Thursday, April 15, 2010

God’s Most Magnificent Creature

My opinion only. But it’s an opinion I embrace and believe in. Mankind excluded (because we humans are made in His image, and are not creatures) I believe the Orcinus orcas are the most glorious, magnificent creatures God created.

And I’m so grateful He did.

There aren’t many of us who don’t love animals. Most of us have a favorite, and a whale is a mammal, not a fish, so that makes them animals.

I began my love of the orca whale (technically not a whale, but rather the largest member of the dolphin family) when I was a kid. At what age, I’m not sure. I just remember my dad took me to Sea World in California. If it was before we went to Japan, I was five, but if it was after that, then I was ten. Funny I can remember going there, but I can’t remember how small I was. But when we went to Sea World, I saw Shamu.

I. Fell. In. Love.

Beautiful, gorgeous, amazing, Shamu tied my heart in knots and then promptly stole it.

I wouldn’t see another whale until I was twenty-one and visited an aquarium in Victoria, British Columbia. I live in the Pacific Northwest, so that might sound strange. Especially since some of the orcas who are held captive in aquariums around the U.S., were supposedly captured in Penn Cove, where I lived for many years. I spent hours on the beach of Penn Cove, and I can honestly say I never once saw an orca swimming those waters. Nor have I ever seen one while I’ve ridden the many Washington State ferries.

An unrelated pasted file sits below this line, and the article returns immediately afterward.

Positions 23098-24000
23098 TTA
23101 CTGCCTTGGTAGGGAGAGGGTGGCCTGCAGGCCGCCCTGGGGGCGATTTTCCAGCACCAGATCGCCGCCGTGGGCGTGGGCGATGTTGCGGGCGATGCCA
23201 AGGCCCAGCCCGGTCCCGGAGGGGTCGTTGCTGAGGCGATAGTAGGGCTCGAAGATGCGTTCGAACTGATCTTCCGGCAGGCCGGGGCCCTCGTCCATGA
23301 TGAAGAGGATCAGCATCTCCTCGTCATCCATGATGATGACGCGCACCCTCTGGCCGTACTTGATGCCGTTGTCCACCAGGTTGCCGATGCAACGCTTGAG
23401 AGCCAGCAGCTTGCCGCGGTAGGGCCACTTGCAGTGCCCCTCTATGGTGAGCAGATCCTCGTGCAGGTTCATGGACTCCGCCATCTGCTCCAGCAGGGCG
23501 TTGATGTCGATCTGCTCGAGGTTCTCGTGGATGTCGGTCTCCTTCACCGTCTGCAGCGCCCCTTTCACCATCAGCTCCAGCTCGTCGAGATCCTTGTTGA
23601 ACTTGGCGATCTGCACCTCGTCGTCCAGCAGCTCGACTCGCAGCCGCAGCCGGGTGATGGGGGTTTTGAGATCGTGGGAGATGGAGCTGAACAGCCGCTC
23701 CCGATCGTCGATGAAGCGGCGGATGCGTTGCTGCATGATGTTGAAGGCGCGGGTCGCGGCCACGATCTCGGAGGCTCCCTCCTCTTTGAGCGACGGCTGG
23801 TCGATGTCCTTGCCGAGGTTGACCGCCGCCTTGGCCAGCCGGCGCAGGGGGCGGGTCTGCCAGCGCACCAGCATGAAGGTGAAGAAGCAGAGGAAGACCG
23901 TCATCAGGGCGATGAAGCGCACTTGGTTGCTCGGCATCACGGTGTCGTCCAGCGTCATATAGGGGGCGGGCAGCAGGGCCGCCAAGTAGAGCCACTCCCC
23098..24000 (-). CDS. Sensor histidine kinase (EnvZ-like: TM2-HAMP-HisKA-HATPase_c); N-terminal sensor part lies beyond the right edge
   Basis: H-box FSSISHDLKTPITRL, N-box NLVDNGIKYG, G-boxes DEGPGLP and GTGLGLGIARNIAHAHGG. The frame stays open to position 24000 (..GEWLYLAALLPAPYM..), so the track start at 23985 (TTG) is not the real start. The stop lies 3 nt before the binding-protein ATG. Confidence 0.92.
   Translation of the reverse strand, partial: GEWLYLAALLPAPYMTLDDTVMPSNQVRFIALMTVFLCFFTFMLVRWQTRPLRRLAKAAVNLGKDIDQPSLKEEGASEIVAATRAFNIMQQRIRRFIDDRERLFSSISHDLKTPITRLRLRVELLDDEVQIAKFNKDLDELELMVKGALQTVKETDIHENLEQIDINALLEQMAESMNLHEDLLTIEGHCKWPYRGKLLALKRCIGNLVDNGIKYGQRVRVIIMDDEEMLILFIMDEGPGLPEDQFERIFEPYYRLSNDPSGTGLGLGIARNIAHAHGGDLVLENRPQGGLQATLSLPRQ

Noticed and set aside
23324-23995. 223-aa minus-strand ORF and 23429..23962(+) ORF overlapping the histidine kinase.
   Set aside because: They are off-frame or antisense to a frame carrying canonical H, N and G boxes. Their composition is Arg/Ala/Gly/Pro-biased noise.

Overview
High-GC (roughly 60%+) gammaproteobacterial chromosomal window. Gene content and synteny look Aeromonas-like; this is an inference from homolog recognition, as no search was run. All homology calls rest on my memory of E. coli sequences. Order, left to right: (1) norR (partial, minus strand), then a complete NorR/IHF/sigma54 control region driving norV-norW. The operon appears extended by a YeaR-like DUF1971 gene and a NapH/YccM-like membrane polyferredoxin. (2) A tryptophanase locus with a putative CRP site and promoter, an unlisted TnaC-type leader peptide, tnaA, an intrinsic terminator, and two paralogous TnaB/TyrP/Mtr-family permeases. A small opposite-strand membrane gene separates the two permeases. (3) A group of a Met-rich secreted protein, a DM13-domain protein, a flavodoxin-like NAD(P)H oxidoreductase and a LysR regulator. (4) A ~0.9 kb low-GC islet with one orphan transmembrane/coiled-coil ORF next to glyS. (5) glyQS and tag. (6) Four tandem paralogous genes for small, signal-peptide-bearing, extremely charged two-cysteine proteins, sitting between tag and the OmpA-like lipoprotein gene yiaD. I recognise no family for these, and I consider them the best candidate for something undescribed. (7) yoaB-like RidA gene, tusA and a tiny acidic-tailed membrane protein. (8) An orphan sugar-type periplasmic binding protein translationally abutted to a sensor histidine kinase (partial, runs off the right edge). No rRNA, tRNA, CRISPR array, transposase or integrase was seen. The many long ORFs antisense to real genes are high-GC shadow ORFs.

Years later, when my son was in first grade, his class visited an aquarium in Vancouver, British Columbia. My son got caught up in the anticipation of the trip, and began reading books about orca whales. Soon he was drawing pictures of them, pictures this sentimental mom still has tucked up in the closet. When we finally arrived at the aquarium, it was magical. Kirk’s school had recently adopted an orca logo, which appeared on the name tags the children wore around their neck.

Standing at the bottom of the huge glass (or maybe Plexiglas?) aquarium, looking up through the water, we could see a giant whale on the other side of the aquarium. Kirk took his little name tag with the orca picture and held it up against the glass. Within seconds, the whale swam around the entire aquarium and stopped right where Kirk was standing, and then put his eye up against the picture. He stayed like that for a long time, staring at the picture. My son and all the nearby children were in awe of this magnificent whale. I was in awe of the fact that giant creature was intrigued by, and maybe even recognized, the tiny picture of the whale.

We learned some things, though, during that trip, about whales in captivity that kind of broke our hearts. So as lucky as we felt to have that experience, we were a little sad, too. Thus began my son’s desire to see the whales in their natural habitat. The ocean. As I mentioned before, though I lived near the water, I’d never seen a whale out there. But I’d heard many stories of people who had. Was I just unlucky?

A few years later, my mom bought me tickets for a whale watching tour. I took my son, hopeful we’d see whales, and yet prepared in case we didn’t see any.